From the start, the world building was done poorly. Characters spoke French at odd intervals and Christianity was present throughout (as well as the Bible) but in all other aspects, it was a different world. So why not make up some other religion/language or simply set it in France–why one foot in this world and one in the other? I don’t know, but that irritated me.

The characterization was average, and sadly stereotypical. We have the petite but fiery female MC. She is ‘selfish’ because she puts her life before the lives of others. Noble and muscular male MC. He is judgemental and has some anger issues but is really just a nice guy. Let’s not forget the Black best friend who is beautiful and supportive with no apparent flaws of her own. The Archbishop, regular ‘father-figure’ baddie.

What about the plot? Slightly better. There were some twists and surprises which were pleasant, but did it completely redeem the book? Not for me. The romance was passing, but it felt like a stale version of Nina and Matthias from Six of Crows. Which is not to say the romance was bad, by the way. Just not amazing.

Okay so now we come to the good parts. (yes, there are good parts). The humour. Maybe that’s what’s so attractive about these types of books, they have the ability to be light-hearted. The witty banter, the jokes and heart-felt scenes… even when the plot darkens, the drama of life and death adds feeling to the relationships.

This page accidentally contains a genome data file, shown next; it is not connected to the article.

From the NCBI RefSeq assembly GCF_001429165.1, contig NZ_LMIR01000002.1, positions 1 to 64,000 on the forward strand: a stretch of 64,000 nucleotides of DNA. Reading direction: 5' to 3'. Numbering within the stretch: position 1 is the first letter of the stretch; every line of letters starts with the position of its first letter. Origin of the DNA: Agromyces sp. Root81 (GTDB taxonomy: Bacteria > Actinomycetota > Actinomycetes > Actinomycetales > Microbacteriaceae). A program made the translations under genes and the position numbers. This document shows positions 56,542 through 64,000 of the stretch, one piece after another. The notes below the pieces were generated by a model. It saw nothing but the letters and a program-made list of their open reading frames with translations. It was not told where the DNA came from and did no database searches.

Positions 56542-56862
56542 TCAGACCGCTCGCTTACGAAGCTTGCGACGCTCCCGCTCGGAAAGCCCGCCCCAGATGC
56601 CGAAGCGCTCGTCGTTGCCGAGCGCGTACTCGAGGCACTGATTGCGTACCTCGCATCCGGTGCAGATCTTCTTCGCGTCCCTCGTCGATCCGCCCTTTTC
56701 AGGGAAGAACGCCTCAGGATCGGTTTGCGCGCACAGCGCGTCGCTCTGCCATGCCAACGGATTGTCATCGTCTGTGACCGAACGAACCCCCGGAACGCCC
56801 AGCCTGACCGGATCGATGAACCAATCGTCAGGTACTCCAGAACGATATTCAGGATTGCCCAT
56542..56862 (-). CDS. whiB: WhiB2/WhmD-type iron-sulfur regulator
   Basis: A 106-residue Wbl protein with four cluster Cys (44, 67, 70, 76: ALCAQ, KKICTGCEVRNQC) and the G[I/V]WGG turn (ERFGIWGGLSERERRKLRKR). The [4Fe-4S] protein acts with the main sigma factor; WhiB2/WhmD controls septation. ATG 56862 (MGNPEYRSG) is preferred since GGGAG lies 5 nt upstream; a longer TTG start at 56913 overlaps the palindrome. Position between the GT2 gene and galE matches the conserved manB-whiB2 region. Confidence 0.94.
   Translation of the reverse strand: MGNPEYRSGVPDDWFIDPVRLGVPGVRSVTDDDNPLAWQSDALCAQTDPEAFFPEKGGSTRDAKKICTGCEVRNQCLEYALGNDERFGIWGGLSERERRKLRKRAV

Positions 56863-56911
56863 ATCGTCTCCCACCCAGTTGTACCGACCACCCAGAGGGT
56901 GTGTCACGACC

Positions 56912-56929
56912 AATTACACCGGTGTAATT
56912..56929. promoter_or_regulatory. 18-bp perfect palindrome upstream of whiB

This might sound like a complete plot twist of my own, but I did enjoy reading Serpent and Dove. It was fun and suspenseful but I just didn’t find it a good book in the ways that matter to me. (In addition to the minute scenes/details I found irritating)

Teen Book Review – The Unwanteds by Lisa McMann

The Unwanteds

In Lisa McMann‘s fascinating fantasy series, The Unwanteds, twins Aaron and Alexander Stowe are forced to be separated, in a land of unfair and unjust rules. In the land of Quill, children are separated into Wanteds, Unwanteds or Necessaries. While being an artistic is a death sentence, Aaron is treated like royalty as a Wanted and sent to university. I absolutely love Lisa’s stories because the detail and creativeness that goes into her stories is incredible. A fantasy series filled with magic, art, and wonder is just my cup of tea. With magic and creativity, Alex and his friends bring the stories to life with their special talents and unique ideas. If you love magic and fantasy, I definitely recommend this spectacular series.